by Haley Flanders dramaturg
(Psst! Throughout this blog, see if you can learn the signs to these key words mentioned in the play. Now you will recognize them when you come and watch the show!)
Hello! The Taste of Sunrise cast members have been challenged and encouraged to do research and take part in some American Sign Language (ASL) activities by immersing themselves more in the Deaf and Hard of Hearing culture. Director Julia Ashworth and Ben Featherstone, the actor playing the main character of Tuc, emphasized to the cast that to tell this story right, the cast needs to have a better understanding of the culture they are representing. This is especially crucial since Deaf and Hard of Hearing members of the community have been specifically invited to attend the production. It is not only important that they all learn to sign correctly. They also need to experience the world of the Deaf and Hard of Hearing to better grasp how they communicate and socialize through their beautifully visual language of ASL.
As the dramaturg, this has been one of my roles on this production: providing the cast with opportunities and outlets that can gain them more exposure to ASL. So I would like to also provide YOU with some of my research so you can prepare before coming to the show, or explore more about ASL after you see the performance. I provided these links to the cast as part of their actor’s packet at an early rehearsal.
- BYU ASL CLUB: $10 to join, JKB 2104 Select Thursdays @ 7 pm, Facebook page: https://www.facebook.com/ByuAslClub/
- UVU ASL CLUB: They have a munch and mingle every Wednesday from 12-2 at the UVU cafeteria 2nd floor. Bring your own food. https://www.uvu.edu/asl/club.html
- Salt Lake Community College SLCC) ASL Club: https://www.slcc.edu/asl/asl-program/asl-club.aspx Public Facebook Group: https://www.facebook.com/groups/311223165596436/
- University of Utah ASL Club: http://asl.utah.edu Facebook page: https://www.facebook.com/groups/UofUASLClub/
Local Ward for the Deaf: Utah Valley Ward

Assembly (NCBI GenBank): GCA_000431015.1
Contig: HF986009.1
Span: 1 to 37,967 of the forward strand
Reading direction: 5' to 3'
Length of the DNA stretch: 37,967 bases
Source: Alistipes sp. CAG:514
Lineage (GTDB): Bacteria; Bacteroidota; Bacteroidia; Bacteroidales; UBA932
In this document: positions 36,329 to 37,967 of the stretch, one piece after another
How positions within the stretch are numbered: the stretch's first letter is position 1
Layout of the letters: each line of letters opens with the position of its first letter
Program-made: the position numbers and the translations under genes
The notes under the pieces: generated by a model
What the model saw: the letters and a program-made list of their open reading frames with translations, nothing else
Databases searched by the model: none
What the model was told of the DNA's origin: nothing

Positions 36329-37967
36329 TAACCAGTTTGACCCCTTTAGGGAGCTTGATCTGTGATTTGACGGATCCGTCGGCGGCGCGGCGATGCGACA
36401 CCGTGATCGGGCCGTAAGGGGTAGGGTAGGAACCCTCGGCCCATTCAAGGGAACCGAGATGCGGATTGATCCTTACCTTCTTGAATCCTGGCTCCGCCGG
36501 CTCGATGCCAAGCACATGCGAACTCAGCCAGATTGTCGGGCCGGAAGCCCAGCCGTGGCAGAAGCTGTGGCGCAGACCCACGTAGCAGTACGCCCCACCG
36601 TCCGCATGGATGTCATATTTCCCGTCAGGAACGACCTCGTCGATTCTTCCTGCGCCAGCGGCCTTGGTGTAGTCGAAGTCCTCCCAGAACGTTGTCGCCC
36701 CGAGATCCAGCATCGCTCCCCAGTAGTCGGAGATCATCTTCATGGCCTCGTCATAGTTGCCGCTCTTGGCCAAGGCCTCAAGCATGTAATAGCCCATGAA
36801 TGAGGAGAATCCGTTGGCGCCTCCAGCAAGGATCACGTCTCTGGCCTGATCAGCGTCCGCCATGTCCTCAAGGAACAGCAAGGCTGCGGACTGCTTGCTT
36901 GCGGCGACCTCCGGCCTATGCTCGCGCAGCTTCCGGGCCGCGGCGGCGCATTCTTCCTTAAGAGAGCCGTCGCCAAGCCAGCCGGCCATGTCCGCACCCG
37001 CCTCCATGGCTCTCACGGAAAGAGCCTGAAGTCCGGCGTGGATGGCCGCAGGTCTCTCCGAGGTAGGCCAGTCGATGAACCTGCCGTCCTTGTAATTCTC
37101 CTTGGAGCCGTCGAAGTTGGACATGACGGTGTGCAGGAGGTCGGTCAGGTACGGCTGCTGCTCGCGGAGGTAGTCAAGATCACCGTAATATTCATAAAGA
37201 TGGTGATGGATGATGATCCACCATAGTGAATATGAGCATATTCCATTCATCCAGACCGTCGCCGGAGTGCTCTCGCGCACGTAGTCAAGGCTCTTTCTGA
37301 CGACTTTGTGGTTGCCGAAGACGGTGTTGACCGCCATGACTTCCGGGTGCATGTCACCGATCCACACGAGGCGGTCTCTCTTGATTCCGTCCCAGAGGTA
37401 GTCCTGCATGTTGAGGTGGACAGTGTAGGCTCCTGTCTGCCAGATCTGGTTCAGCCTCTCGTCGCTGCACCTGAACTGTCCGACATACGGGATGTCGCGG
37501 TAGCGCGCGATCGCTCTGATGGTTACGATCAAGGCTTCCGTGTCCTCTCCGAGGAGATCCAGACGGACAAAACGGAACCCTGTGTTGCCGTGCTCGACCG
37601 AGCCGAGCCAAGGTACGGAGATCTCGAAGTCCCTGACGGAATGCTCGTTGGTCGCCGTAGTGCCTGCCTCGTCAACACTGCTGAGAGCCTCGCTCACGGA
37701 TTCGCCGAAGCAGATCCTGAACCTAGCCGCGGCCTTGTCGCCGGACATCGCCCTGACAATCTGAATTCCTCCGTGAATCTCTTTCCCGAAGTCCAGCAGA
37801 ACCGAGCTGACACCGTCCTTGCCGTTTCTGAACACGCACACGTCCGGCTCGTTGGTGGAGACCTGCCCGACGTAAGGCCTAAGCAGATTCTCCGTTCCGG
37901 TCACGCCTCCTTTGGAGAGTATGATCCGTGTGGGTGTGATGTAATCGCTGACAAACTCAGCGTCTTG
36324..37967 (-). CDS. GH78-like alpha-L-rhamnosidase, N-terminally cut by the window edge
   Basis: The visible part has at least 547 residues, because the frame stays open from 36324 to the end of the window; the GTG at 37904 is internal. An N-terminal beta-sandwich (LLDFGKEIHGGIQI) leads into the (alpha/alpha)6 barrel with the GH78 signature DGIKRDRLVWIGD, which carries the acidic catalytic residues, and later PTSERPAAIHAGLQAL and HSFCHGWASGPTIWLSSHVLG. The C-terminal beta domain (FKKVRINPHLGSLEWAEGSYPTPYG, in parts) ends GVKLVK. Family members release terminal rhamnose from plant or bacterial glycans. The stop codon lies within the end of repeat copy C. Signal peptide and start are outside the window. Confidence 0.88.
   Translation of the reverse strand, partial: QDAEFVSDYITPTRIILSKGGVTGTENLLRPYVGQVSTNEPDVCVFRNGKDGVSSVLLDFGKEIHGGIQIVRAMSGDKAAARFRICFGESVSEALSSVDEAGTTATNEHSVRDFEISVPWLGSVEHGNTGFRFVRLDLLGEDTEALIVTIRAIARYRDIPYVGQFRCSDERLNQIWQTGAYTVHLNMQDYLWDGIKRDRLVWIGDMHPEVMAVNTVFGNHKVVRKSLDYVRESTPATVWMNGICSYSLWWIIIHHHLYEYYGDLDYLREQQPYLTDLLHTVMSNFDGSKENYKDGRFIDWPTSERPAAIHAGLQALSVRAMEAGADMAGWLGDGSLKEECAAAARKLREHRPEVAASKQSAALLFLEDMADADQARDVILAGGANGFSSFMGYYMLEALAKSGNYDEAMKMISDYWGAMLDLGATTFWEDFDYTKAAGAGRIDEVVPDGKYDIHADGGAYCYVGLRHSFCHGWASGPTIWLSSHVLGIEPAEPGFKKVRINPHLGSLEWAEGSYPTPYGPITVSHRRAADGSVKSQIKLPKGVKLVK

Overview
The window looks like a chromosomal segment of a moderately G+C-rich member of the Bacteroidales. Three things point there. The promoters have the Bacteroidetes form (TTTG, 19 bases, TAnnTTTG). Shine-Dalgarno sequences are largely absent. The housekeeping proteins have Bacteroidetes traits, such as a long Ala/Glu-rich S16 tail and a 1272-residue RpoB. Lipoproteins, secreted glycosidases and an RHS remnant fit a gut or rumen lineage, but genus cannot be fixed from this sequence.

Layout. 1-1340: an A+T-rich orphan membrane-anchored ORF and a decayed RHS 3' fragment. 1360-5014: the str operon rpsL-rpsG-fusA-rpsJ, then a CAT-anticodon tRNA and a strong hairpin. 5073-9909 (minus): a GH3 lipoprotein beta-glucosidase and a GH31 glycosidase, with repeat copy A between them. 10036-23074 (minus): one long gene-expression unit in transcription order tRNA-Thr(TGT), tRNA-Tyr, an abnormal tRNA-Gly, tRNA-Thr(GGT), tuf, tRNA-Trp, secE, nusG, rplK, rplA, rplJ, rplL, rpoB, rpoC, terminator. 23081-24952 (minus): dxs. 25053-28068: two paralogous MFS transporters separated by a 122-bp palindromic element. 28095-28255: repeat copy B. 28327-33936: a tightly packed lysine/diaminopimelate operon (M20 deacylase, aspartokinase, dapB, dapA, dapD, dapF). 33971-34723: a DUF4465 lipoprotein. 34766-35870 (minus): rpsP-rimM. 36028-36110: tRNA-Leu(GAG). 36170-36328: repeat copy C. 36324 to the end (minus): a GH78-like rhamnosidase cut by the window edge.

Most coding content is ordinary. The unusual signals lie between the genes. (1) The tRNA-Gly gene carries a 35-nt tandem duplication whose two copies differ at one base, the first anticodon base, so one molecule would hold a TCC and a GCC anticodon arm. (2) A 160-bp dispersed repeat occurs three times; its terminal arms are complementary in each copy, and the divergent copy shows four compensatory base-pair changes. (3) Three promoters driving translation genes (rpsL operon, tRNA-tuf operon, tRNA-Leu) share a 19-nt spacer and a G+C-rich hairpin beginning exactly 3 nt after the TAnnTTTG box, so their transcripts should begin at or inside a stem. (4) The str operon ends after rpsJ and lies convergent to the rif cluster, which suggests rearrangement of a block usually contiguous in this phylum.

Ben attends this ward. Also, many of the cast members have also been to this ward to gain more exposure and connection to the Deaf and Hard of Hearing culture.
- Address: 888 South Freedom Blvd, Provo, UT, 84601
- Phone: (801) 370-6832 VP
- Sunday Schedule: 11:00 am–2:00 pm (Sac mtg, SS, PH/RS)
- The Sanderson Center For the Deaf and Hard of Hearing http://deafservices.utah.gov/sccdhh
- Address: 5709 South 1500 West, Taylorsville, UT 84123-5217
- HERE IS THE LINK TO THE EVENTS CALENDAR
- Utah Athletic Club of the Deaf: http://www.uacdsports.org
- Utah Association for the Deaf: http://uad.org
There are so many great links, pictures, and videos here! For example, above is a picture of an early 20th century image of the LDS Deaf Ward in Ogden, Utah. It is featured on many different sites, including the Deaf History in the LDS Church Facebook page (the link is in the list below).
- Utah Deaf History: http://www.utahdeafhistory.com/index.html
- They also have information on Deaf Latter Day Saints: http://www.utahdeafhistory.com/deaf-latter-day-saints.html
- Rediscovering the History of Deaf Latter-Day Saints: http://history.deaflds.org
- Deaf History in the LDS Church Facebook Page: https://www.facebook.com/DeafHistoryLdsChurch/
- BYU ASL COURSES: I told the students that if they are not already taking ASL classes, perhaps they could sit in and observe one of these courses, emailing the professor ahead of time that they will be coming and the reason behind it.
- Here is the link to the BYU ASL classes for this school year. This is GREAT knowledge if YOU are looking to take any ASL classes at BYU in the future.
To end this blog post, here are some fun facts about American Sign Language. Click on the source link for a list of even more awesome research sites!
- American Sign Language (ASL) is the third most widely used language in the U.S., after English and Spanish.
- A form of ASL has been used in the U.S. for over two hundred years.
- Many people with hearing impairments communicate by using ASL, which combines hand signs, gestures, and facial expressions to create words and sentences. As many as 500,000 people in the U.S. communicate using ASL.
- Different countries have different sign languages. ASL also has regional and dialectal differences depending on age, gender, culture, and more. There are thousands of different sign languages, approximately 6,000.
- Modern-day ASL didn’t come from England. It came from France, which is why French Sign Language is similar to American Sign Language. England has its own version of signed language which is very different from ASL, known as Modern British Sign Language.
- Sign languages have their own grammar and syntax.
- People acquire sign language in the same way they acquire spoken languages.
- One sign in sign language can have multiple meanings.
- Thomas Edison was a hearing impaired inventor who filed thousands of patents for his inventions.
- Beethoven was a famous German composer and pianist who was also hearing impaired.
- Alexander Graham Bell, inventor of the telephone, helped advance communication for the hearing impaired.
- ASL is considered a foreign language.